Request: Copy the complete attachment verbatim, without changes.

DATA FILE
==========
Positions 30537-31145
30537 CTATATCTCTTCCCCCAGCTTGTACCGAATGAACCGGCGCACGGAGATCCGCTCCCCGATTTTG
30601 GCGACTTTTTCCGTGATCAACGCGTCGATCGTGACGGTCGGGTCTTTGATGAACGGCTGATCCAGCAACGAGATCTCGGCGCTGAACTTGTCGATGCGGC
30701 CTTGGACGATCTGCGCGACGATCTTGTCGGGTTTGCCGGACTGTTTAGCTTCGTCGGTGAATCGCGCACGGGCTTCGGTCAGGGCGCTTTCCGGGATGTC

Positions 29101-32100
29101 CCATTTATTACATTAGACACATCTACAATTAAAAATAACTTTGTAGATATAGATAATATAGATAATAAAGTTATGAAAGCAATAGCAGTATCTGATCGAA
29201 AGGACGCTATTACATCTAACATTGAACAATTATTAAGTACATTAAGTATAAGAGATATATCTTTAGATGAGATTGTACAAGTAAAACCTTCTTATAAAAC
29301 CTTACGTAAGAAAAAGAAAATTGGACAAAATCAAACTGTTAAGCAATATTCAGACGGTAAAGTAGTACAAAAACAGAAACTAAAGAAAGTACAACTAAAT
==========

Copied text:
Positions 30537-31145
30537 CTATATCTCTTCCCCCAGCTTGTACCGAATGAACCGGCGCACGGAGATCCGCTCCCCGATTTTG
30601 GCGACTTTTTCCGTGATCAACGCGTCGATCGTGACGGTCGGGTCTTTGATGAACGGCTGATCCAGCAACGAGATCTCGGCGCTGAACTTGTCGATGCGGC
30701 CTTGGACGATCTGCGCGACGATCTTGTCGGGTTTGCCGGACTGTTTAGCTTCGTCGGTGAATCGCGCACGGGCTTCGGTCAGGGCGCTTTCCGGGATGTC

Positions 29101-32100
29101 CCATTTATTACATTAGACACATCTACAATTAAAAATAACTTTGTAGATATAGATAATATAGATAATAAAGTTATGAAAGCAATAGCAGTATCTGATCGAA
29201 AGGACGCTATTACATCTAACATTGAACAATTATTAAGTACATTAAGTATAAGAGATATATCTTTAGATGAGATTGTACAAGTAAAACCTTCTTATAAAAC
29301 CTTACGTAAGAAAAAGAAAATTGGACAAAATCAAACTGTTAAGCAATATTCAGACGGTAAAGTAGTACAAAAACAGAAACTAAAGAAAGTACAACTAAAT